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How Right-Wing Billionaires and Business Propaganda Got Us into the Economic Mess of the Century

Holland's new book shows how the corporate Right obscured how they've rigged the "free market" so they always come out on top.

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The second reason Americans seem complacent in the face of this tectonic shift in their economic fortunes is more controversial: the “New Conservative Movement” built a highly influential message machine that’s helped obscure not only the economic history of the last four decades, but the very notion of class itself.

The Lies That Corporate America Tells Us

Let’s return to the early 1970s, when a rattled economic elite became determined to regain control of the U.S. economy. How do you go about achieving that in a democracy?

One way, of course, is to depose the government and replace it with one that’s more to your liking. In the 1930s, a group of businessmen contemplated just that—a military takeover of Washington, D.C., to stop Franklin Delano Roosevelt’s dreaded New Deal from being enacted. The plot fell apart when the decorated general the group had tapped to lead the coup turned in the conspirators.

A more subtle approach is to convince a majority of voters that your interests are, in fact, their own. Yet there’s a big problem with this: if you belong to a rarified group, then the notion of aligned interests doesn’t reflect objective reality. And in the early 1970s, the media and academia provided a neutral arbiter of that reality (of sorts).

We’ve all grown accustomed to conservatives’ conspiracy theories about the corporate media having a far-left bias and college professors indoctrinating American youths into Maoism. In the early 1970s, a group of very wealthy conservatives started to invest in what you might call “intellectual infrastructure” ostensibly designed to counter the liberal bias they saw all around them. They funded dozens of corporate-backed think tanks, endowed academic chairs, and created their own dedicated and distinctly conservative media outlets.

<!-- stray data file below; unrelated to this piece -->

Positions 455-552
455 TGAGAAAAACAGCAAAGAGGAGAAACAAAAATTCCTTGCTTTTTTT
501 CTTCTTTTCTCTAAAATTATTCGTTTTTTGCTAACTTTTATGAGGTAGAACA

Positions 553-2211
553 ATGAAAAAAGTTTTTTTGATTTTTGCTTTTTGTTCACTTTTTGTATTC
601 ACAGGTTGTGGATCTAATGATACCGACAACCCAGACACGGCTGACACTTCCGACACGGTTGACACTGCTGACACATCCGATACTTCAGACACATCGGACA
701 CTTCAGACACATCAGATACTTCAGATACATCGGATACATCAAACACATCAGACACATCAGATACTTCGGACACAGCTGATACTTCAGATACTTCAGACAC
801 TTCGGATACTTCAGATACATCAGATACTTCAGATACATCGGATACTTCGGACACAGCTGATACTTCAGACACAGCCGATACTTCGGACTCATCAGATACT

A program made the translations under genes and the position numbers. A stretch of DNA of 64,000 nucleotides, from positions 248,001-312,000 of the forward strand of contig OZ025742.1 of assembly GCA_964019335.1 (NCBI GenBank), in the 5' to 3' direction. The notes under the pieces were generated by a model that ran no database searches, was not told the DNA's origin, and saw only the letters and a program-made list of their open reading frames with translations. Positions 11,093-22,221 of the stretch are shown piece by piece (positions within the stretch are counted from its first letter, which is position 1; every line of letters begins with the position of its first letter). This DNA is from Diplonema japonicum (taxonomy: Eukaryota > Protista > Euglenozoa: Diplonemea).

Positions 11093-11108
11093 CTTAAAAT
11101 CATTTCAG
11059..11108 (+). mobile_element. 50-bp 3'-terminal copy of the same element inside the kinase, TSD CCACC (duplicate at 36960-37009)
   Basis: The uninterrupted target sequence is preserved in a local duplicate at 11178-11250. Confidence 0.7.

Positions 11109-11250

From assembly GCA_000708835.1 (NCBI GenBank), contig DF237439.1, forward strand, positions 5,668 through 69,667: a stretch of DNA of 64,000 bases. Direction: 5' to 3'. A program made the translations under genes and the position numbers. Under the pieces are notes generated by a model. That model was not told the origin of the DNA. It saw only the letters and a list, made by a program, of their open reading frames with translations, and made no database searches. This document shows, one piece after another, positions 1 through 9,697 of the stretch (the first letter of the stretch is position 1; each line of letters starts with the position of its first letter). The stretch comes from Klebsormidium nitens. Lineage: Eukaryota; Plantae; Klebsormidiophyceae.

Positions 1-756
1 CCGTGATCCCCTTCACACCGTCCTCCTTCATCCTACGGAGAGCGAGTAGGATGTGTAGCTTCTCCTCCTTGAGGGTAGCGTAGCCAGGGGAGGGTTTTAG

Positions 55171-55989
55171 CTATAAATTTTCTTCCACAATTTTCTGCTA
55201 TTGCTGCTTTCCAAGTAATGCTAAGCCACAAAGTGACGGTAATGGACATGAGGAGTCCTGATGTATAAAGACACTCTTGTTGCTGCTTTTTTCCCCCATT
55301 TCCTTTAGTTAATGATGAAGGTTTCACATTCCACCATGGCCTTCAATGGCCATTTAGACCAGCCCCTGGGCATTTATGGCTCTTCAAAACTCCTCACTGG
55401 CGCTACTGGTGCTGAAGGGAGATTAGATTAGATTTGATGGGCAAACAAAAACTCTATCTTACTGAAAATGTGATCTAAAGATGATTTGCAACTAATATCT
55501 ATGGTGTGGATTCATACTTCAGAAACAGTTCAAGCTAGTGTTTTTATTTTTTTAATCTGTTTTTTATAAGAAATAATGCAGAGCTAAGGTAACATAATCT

Families with names such as Olin, Coors, Scaife, Bradley, and Koch may not be familiar to most Americans, but their efforts have had a profound impact on our economic discourse. Having amassed huge fortunes in business, these families used their foundations to fund the movement that would culminate in the election of Ronald Reagan in 1980 and eventually bring about the coronation of George W. Bush in 2000.

In 1973, brewer Joseph Coors kicked in $250,000 for seed money to start the now highly influential Heritage Foundation (with the help of the Olin, Scaife, Bradley, and DeVos foundations). In 1977, Charles Koch, an oil billionaire, started the libertarian CATO Institute. Richard Mellon Scaife, a wealthy right-wing philanthropist who would later fund the shady “Arkansas Project” that almost brought down Bill Clinton’s presidency, bought the Pittsburgh Tribune-Review  in 1970. The American Enterprise Institute, which was founded as the American Enterprise Association in the 1930s and remained relatively obscure through the 1960s, was transformed into an ideological powerhouse when it added a research faculty in 1972. The Hoover Institution, founded by Herbert himself in 1928, saw a huge increase in funding in the 1960s and would be transformed during the 1980s into the Washington advocacy organization that it is today.

In 1982, billionaire and right-wing messianic leader Sun Myung Moon started the  Washington Times  as an antidote to the “liberal”  Washington Post . The paper, which promoted competition in the free market over all other human virtues, would be subsidized by the "Moonies” to a tune of $1.7 billion during the next 20 years. In 2000, United Press International, a venerable but declining newswire, was bought up by Moon’s media conglomerate, World News Communications.

With generous financing from that same group of conservative foundations, the Federalist Society was founded in 1982 by former attorney general Ed Meese, controversial Supreme Court nominee Robert Bork, and Ted Olsen—who years later would win the infamous  Bush v. Gore  case before the Supreme Court in 2000 and then go on to serve as Bush’s solicitor general. The Federalist Society continues to have a major impact on our legal community.

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